Why do we diet?

November 12, 2008

After coming across this post from Diet Blog, I started thinking about all of the studies and real-life experiences which show that diets* really just do not work in general.

I am puzzled. If diets don’t work, then why does everyone diet?

I was speaking to a woman not too long ago who mentioned that she was going on a diet in which all of your meals are delivered to you. She went on to talk about different diets that she’s gone on in the past, and was raving about a liquid meals diet that she had done years ago. She said that it was the best diet she had ever gone on.

But the question running through my head was, if that diet was so good, why are you dieting again?

People talk all the time about how they went on such-and-such a diet to lose x amount of weight, and it was fabulous and it worked great. Often these people say this at the same time as they’re saying how they are going back on that diet- or starting a new one- because they need to lose weight again.

I am sure I’m not the only one who finds this all to be very perplexing. The idea of dieting is to lose weight (I’d like to say it’s to become healthier, but we all know that 95% of these fad diets are about social pressure and appearance, not health), so the ideal diet would be one in which you lose the weight and keep it off and don’t have to worry about losing weight in the future.

Nearly everyone gains back what they lost on the diet, and very often they gain an extra couple pounds, too. Thus begins the cycle of yoyo dieting, which generally leads to unhealthy eating habits, poor body image, and one very messed up metabolism.

Diets seem to make people cranky. They deprive you of something you want. Yet so many people go on diets- more than 1 in 5 teen girls are on a diet at any given time– so there must be a reason for it, right? They’ve got to do something, don’t they?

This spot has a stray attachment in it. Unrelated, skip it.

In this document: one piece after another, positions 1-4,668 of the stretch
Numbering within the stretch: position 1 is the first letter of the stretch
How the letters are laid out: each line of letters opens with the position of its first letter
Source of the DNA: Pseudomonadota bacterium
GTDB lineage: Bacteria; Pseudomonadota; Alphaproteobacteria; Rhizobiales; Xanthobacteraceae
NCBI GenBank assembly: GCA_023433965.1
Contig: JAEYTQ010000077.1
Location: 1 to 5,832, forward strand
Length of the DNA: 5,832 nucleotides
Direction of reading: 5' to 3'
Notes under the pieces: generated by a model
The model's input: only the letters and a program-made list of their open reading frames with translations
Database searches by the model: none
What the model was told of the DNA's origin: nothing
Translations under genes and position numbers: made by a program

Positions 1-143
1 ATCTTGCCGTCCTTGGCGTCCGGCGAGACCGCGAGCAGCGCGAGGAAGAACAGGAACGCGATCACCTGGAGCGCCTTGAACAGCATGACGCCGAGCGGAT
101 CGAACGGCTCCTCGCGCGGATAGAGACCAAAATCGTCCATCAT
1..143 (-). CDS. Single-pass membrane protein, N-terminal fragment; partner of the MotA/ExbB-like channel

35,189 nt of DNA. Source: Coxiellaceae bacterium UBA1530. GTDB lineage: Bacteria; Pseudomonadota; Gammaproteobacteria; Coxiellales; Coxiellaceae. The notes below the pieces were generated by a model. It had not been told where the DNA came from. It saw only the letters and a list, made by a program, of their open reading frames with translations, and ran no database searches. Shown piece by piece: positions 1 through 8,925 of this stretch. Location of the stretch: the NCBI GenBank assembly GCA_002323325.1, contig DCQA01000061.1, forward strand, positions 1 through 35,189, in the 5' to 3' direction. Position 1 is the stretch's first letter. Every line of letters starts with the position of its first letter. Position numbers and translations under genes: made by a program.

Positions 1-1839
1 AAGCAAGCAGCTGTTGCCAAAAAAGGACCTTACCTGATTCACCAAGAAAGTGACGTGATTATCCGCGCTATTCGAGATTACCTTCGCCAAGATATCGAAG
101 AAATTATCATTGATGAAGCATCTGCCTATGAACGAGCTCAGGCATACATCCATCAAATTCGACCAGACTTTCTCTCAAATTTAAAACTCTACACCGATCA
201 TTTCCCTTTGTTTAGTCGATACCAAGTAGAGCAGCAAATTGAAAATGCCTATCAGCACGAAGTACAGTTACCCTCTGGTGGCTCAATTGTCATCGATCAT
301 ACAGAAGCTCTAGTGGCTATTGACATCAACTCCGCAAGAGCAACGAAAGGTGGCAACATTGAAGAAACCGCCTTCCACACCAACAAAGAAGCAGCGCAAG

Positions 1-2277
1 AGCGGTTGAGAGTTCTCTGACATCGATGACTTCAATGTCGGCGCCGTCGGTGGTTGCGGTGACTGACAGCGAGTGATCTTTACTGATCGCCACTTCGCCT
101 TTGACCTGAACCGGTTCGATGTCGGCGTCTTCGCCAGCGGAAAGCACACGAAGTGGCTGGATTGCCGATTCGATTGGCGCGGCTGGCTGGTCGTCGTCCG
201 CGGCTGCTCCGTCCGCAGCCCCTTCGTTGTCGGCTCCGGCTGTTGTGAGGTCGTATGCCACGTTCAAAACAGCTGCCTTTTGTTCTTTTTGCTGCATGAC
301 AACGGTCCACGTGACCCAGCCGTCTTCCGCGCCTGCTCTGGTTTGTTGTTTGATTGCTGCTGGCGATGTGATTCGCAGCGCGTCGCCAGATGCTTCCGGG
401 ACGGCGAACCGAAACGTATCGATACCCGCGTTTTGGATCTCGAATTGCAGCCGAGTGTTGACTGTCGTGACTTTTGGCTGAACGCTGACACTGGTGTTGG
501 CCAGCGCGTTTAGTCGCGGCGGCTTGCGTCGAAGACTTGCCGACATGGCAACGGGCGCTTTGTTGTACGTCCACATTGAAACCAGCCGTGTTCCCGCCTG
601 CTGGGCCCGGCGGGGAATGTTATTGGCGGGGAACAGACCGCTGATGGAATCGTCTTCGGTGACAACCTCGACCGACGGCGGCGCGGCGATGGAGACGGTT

Dieting intrigues me. When I was younger and I heard about diets, I thought they sounded like fun. You get to eat these special bars and certain kinds of foods in pretty packaging and you have to keep track of it all and follow a rulebook. I thought that all of those diet foods looked tasty! And maybe they are- I haven’t tried any so I don’t know. But I do think its a concern that as a young girl I was interested in them. Granted, the reasoning was simple curiosity and I was attracted to the packaging (and yes, I’m still attracted to packaging. There’s so many food products out there I’d love to try because they look cute and pretty, only the ingredients lists horrify me), but how many young people get caught up in a diet in this innocent way and then fall prey to the cycle of poor body image and unhealthy habits?

For myself, the only “fad diet” that I have “tried” was the Special K Challenge, back when I was initially trying to lose some weight and become healthier with the iVillage Healthy Living Program. At that point, I was obsessed with Special K anyways, and when I found out that they were doing a 2-week challenge which incorporated eating a couple bowls of cereal plus a couple cereal bars each day to lose x amount of pounds within the time period, I realized that my diet basically consisted of Special K, fruits and veggies, and whatever was being made for dinner that night already. So I was basically following their program without even intending on it. That ended pretty quick when I learned what it really means for a food to be nutritious.

The way I see it, we diet because it’s expected of us to do so. The media is constantly telling us that we are not “good enough” (or substitute “good” for thin, beautiful, starving/emaciated enough- you get the idea), and we believe it. Furthermore, I think that dieting is a way that we can exercise our willpower and be proud of our ability to control. Anyone else recognize this as an eating disorder pattern? Because I know that when I’ve slid towards disordered eating in the past it’s been all about control.

I won’t go so far as to suggest that dieting is the socially acceptable version of an eating disorder (after all, eating disorders are almost becoming a fashion– a sick and twisted fashion, but an almost socially acceptable fashion nonetheless). But I will suggest that dieting could potentially lead to an eating disorder, and dieting is likely not going to be any good to your health. And if it’s appearance you’re concerned about, it’s likely not going to be any good for that, either. You are what you eat! Eat real, natural, whole foods, and it will reflect in the state of your physical and mental health. Exercise regularly and you will see results. Besides, do you really want to be emptying your pockets with buying diet books and special diet foods in the time of an economic crisis?